Can Bad Men Change? What It’s Like Inside Sex Offender Therapy

The men file in, a few wearing pressed button-down shirts, others jeans caked in mud from work on a construction site. They meet in the living room of an old taupe bungalow on a leafy street in a small Southern city.

Someone has shoved a workout bike into the corner to make room for a circle of overstuffed chairs dug up at the local Goodwill. The men jockey for a coveted recliner and settle in. They are complaining about co-workers and debating the relative merits of various trucks when a faint beeping interrupts the conversation. One man picks up a throw pillow and tries to muffle the sound of the battery running low on his ankle bracelet, a reminder of why they are all there. Full Article (Time Magazine)

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Unfortunately, and as always, the article assumes that all offenders are contact offenders.

An extremely important and well written article. And in a very prominent journal. I anticipate this will receive attention and move our cause forward.

Very balanced, but slightly skewed toward a more realistic and reasonable view of our situation.

I think most of us can relate — brought back painful memories of group.

Which case is this? “In October, the Supreme Court will consider a complicated case challenging the federal laws that govern some sex offenders. The decision could allow hundreds of thousands of convicted offenders to move more easily across state lines and eventually remove their names from the sex-offender registry.”

No time to read the article right now. So can someone tell me… what was the author’s answer to the question?

” The Supreme Court is scheduled to hear a case challenging the limits of the registry in its October term. ”

Pardon my ignorance, but which case are they talking about ?

Then the article says this:
” Even if that suit fails, civil rights proponents and victim advocates will likely confront each other again in the nation’s highest court. A Colorado federal judge recently ruled that the state’s sex-offender registry is unconstitutional. ”

So then the Colorado case which ruled their registry unconstitutional is ” likely ” to go to the Supreme Court ?

The entire premise is flawed from the start. The question “Can bad men change” makes too many assumptions to be viable for a conversation of any merit.

They and others dealing with the registry should ask the easier to answer question: “Can people who have made bad choices make better choices moving forward?” That’d be a start. The answer is an obvious yes.

Another important question would be “Should we be targeting a single group of people and mandating therapy when they have already served their prison time?” Again, an obvious no for an answer.

An even better question would be “Given the mountain of evidence showing registries do not increase public safety, can we justify the financial and human cost of keeping them operational?” Everyone should have realized a long time ago the answer to this is no.

Those are the questions I would prefer to see on the cover of Time. Considering the extreme resurgence of sensational journalism in the age of clickbait however, I’m not holding my breath.

Either way, I find much of the article a joke. Yes, therapy can help people, but real therapy where people can feel comfortable and let it all out with a psychologist. Not an environmental designed to embarrass and demean said people. From a psychological standpoint, and the article, some of these “professionals” seem to enjoy speaking down on said offenders and that in itself is a problem. I was never ordered to take a treatment class, but did go to a few to see what it was like and the lady told me to admit I’m capable of a sexual crime, which I agreed. After all, I’m human and am capable of any crime INCLUDING HER! She didn’t care for the answer much and I didnt care. She then started threatening to have some of the guys parole revoked since she felt they didnt open up enough, even though each guy had vastly different crimes and some should have been completely separate from the group (one guy also had sex with animals) which caused some of the men to snicker and look at the man with disgust which only caused him to close up even more. The second time I went the lady said I owed money but I was told I wouldn’t have to pay a dime and I told her that, which she then stated sending guys back to prison for not paying and threw hints at me which I told her I wasn’t under probation or parole and wasn’t court ordered to attend the meetings and from then on it was like she hated my guts even though I fully participated. After four meetings I stopped going and feel the right psychologist could really help people, but some SHOULDN’T be teaching said classes. That happened many years ago and I’ve always lived my life crime free with my wife and children, but hey, I’m dangerous and could hurt someone any second and dont deserve a second chance at life…………..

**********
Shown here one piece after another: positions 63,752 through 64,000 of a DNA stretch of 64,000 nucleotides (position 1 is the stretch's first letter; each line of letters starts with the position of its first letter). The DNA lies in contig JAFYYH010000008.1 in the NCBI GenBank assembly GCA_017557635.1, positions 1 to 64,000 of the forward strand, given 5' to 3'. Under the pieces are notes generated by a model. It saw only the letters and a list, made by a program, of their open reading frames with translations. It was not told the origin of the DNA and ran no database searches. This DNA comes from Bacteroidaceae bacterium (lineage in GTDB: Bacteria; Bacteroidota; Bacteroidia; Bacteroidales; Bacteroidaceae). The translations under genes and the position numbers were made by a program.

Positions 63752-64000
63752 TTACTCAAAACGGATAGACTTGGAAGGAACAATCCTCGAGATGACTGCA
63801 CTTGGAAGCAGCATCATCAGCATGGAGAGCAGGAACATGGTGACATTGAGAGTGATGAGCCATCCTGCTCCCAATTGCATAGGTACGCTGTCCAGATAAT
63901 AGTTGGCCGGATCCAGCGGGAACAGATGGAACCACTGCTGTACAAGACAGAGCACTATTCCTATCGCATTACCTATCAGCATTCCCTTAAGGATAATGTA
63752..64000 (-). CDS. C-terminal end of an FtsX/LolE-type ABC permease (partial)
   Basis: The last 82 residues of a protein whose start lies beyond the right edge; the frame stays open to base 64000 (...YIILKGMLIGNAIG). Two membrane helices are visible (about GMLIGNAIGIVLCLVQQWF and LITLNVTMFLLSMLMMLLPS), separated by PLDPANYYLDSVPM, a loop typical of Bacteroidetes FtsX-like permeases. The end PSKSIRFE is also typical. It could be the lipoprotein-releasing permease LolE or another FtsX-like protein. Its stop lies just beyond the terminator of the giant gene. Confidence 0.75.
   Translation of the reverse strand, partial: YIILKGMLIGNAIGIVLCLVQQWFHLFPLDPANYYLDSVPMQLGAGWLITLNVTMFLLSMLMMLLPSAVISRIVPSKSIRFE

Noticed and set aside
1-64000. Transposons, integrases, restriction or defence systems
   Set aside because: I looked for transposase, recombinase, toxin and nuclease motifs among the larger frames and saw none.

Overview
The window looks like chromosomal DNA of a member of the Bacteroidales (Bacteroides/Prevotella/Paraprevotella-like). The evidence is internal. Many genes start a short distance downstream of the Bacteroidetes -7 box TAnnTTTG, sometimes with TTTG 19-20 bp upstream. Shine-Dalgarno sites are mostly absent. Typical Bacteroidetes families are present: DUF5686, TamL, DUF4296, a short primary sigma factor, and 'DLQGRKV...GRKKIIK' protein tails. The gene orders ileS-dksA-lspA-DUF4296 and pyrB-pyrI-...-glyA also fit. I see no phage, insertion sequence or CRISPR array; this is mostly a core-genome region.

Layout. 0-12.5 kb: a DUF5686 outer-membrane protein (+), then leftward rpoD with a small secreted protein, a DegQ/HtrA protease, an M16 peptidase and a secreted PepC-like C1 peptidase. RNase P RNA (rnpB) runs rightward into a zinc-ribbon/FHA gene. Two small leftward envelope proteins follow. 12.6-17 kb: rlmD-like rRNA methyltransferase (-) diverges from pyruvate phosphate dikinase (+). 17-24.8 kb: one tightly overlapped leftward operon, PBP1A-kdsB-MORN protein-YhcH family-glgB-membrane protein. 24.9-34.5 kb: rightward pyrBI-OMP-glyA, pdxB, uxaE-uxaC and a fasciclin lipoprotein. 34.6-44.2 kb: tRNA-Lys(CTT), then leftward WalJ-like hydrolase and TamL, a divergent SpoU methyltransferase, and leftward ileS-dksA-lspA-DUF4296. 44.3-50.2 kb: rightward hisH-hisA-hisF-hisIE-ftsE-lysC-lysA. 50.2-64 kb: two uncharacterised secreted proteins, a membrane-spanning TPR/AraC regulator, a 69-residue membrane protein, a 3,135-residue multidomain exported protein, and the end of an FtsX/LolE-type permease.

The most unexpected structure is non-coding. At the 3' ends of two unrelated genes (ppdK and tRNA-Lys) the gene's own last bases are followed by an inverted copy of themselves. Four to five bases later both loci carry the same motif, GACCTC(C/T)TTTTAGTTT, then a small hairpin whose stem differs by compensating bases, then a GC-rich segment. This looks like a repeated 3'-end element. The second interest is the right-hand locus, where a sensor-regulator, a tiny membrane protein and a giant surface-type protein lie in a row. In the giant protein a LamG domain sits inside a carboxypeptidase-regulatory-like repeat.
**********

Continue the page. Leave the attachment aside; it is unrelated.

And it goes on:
By this article’s logic, I was a good man, before I committed my offense. That was because I had not yet committed a sex offense to make me bad. It has been 18 years since I committed a sex offense. During those years I actually did some good things, too. Often. Am I a good man or a bad man now therapist, mam. Is it saying things the right way, or not committing the crime that matters?

Yes and yes!

Perhaps a better question would be: What does it take to allow any offender an unfettered lifestyle?